A morphing aircraft can be defined as an aircraft that changes configuration to maximize its performance at radically different flight conditions. These configuration changes can take place in any part of the aircraft, e.g. fuselage, wing, engine, and tail. Wing morphing is naturally the most important aspect of aircraft morphing as it dictates the aircraft performance in a given flight condition, and has been of interest to the aircraft designers since the beginning of the flight, progressing from the design of control surfaces to the variable-sweep wing. Recent research efforts (mainly under DARPA and NASA sponsorships) however, are focusing on even more dramatic configuration changes such as 200% change in aspect ratio, 50% change in wing area, 5o change in wing twist, and 20o change in wing sweep to lay the ground work for truly multi-mission aircraft. Such wing geometry and configuration changes, while extremely challenging, can be conceptually achieved in a variety of ways - folding, hiding, telescoping, expanding, and contracting a wing, coupling and decoupling multiple wing segments, etc. These concepts can be classified under a few 'independent' categories and sub-categories so as to permit a systematic evaluation of benefits and challenges. This paper presents: 1) a review of prior work leading to current R&D efforts, 2) classification of morphing designs, and 3) a summary of technical challenges encountered in designing a morphing aircraft.
Gossamer or inflatable structures have been a subject of renewed interest for space applications because of their lightweight, on-orbit deployability, and minimal stowage volume. For these structures to be effective, their vibration must be controlled while maintaining the low weight and the foldability criteria. Piezoelectric materials have become strong candidates for actuator and sensor applications in the active vibration control of such structures due to their lightweight, conformability to the host structure, and distributed nature. In this study, vibration suppression of an inflated toroidal structure using piezoelectric actuators and sensors has been attempted. First, following the Sanders' shell theory, the governing equations of motion of a shell under pressure in the presence of piezoelectric patches have been presented, and the actuator/sensor equations are obtained. A sliding mode controller and a sliding mode observer are designed to suppress the vibration of the inflated toroidal structure using Macro-Fiber Composite (MFC) actuators and Polyvinylidene Fluoride (PVDF) sensors. The numerical simulations show that the piezoelectric actuators and sensors are suitable for vibration suppression of an inflatable structure. The robustness properties of the controller and observer against the parameter uncertainty and disturbances are also studied.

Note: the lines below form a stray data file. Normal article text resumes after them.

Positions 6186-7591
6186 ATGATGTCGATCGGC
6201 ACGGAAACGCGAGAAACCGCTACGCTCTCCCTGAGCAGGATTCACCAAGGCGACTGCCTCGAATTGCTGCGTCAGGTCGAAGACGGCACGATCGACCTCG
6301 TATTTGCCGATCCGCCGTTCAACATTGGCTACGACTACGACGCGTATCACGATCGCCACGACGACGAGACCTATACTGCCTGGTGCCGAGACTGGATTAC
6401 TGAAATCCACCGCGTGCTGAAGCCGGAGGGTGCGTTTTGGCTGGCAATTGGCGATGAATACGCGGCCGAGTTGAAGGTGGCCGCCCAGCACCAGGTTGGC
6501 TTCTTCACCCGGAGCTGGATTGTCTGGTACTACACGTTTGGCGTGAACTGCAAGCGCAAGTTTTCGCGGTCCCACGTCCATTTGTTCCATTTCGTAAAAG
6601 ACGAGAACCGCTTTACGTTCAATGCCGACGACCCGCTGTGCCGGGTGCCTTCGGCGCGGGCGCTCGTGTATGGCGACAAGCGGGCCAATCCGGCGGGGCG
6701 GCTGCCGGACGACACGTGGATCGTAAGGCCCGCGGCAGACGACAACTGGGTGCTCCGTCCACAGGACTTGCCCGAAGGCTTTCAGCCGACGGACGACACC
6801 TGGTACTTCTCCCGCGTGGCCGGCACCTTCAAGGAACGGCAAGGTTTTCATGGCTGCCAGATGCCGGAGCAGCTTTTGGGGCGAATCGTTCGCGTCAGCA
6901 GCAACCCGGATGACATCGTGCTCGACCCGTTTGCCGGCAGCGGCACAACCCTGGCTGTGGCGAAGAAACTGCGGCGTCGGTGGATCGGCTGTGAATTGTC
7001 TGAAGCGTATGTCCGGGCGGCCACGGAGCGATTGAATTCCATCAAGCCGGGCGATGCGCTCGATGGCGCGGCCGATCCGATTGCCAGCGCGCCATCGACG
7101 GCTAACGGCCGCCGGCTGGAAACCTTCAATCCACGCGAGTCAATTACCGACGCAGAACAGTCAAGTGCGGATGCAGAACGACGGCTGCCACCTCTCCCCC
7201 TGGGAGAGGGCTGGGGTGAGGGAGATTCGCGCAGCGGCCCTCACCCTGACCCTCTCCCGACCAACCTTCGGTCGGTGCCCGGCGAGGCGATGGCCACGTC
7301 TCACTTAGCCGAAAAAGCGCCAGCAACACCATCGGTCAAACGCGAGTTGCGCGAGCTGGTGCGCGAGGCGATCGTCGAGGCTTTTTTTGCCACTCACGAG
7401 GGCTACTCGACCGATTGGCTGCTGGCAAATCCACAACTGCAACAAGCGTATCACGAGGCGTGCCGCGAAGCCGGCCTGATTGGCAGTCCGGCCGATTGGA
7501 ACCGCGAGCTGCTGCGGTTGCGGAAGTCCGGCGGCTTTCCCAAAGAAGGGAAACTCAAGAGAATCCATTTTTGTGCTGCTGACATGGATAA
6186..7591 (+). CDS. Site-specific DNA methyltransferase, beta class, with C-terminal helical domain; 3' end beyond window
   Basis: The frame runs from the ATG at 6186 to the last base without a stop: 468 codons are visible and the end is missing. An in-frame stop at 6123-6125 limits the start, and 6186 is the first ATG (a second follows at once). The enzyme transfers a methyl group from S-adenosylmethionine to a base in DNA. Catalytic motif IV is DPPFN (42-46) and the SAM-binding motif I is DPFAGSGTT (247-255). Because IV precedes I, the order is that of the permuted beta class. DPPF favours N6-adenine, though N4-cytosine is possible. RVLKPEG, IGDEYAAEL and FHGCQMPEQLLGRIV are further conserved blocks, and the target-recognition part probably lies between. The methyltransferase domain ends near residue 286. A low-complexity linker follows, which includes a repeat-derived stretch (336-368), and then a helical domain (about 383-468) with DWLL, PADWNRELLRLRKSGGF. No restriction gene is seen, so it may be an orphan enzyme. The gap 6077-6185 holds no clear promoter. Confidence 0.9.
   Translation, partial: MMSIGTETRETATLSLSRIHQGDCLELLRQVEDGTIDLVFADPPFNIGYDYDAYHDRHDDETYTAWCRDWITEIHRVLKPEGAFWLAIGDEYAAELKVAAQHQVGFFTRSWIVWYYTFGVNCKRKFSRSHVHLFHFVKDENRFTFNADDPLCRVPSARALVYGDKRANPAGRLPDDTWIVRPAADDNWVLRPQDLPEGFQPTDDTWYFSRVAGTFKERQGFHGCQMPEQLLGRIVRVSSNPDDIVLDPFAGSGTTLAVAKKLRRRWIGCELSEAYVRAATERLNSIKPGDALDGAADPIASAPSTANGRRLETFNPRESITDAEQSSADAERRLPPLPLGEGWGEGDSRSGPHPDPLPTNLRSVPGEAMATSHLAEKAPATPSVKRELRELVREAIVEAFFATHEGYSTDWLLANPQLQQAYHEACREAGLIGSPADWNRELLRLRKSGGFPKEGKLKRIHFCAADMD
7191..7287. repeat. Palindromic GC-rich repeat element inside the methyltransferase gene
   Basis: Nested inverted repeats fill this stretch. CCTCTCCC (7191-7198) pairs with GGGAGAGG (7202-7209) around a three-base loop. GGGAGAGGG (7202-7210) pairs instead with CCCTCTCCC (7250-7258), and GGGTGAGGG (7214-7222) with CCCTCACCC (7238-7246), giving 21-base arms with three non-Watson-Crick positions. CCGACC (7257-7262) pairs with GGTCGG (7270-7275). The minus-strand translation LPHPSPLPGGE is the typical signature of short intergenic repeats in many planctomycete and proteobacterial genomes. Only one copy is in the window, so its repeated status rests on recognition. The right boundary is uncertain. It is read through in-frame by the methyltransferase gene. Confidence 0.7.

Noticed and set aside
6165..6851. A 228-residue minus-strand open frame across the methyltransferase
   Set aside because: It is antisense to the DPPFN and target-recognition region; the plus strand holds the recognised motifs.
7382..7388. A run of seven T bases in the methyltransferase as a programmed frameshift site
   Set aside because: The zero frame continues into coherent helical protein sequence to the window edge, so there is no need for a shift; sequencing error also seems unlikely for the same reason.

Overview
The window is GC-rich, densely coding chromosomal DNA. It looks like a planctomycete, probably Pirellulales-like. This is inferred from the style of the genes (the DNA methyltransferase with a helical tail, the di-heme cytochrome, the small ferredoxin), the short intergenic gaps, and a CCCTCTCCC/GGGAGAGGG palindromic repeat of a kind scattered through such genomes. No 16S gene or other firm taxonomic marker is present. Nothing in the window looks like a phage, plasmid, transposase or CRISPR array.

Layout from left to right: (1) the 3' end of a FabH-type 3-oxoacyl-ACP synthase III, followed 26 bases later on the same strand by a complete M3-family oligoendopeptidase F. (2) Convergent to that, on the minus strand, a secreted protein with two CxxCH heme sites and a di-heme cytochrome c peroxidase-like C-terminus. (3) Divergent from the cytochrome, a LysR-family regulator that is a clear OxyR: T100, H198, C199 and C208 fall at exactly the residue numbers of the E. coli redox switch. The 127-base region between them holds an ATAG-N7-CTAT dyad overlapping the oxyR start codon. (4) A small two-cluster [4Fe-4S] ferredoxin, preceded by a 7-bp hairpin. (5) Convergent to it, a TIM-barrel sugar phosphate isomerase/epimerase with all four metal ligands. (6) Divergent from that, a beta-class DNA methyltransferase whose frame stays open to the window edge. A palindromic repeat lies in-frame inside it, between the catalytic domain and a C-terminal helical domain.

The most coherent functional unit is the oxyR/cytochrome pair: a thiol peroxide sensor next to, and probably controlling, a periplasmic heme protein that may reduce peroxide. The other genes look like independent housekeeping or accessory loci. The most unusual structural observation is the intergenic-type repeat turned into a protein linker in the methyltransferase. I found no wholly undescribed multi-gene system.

Inflatable structures have been a subject of renewed interest in recent years for space applications. Actuators and sensors made of piezoelectric materials are recently being considered for the vibration and shapes control of such structures. This study is directed towards developing actuator and sensor models of piezoelectric films attached to an inflatable structure, which can be modeled as a shell under pressure. The derivations are made using the definitions of strain energy and kinetic energy. We use Sanders' shell theory to model the vibration of shell and derive the constitutive equations for combinations of shell and piezoelectric patches in unimorph and bimorph configurations. Equations of motion for the shell vibrating in the presence of actuators have been obtained. The inertia terms in the equations of motion are modified in order to account for the mass of the actuators. The generalized forces due to piezoelectric actuators are found. Finally, a sensor equation is provided.
One of the limitations of a piezoelectric material is the amount of force it can exert. Hence, it is important to optimize the locations and sizes of the actuators so that the required control effort is minimum. Similarly, to obtain good signal to noise ratio, sensors should be chosen to provide maximum output for the vibration in the modes of interest. These problems become more critical as the number of actuators and sensors increases. In this study, we find optimum places and sizes of actuators/sensors on an inflated toroidal shell using genetic algorithm. Using the expressions for the generalized forces and sensor voltages developed previously, modal forces and modal sensing constants are determined. To obtain a cumulative performance measure of all the controlled modes, controllability and observability indices are used. Using these performance indices, optimal locations and sizes of the actuators and sensors are determined so that the actuators require minimum energy and the sensors provides maximum output energy. Finally, using an optimal control, the vibration suppression of the inflated torus using these actuators and sensors has been demonstrated.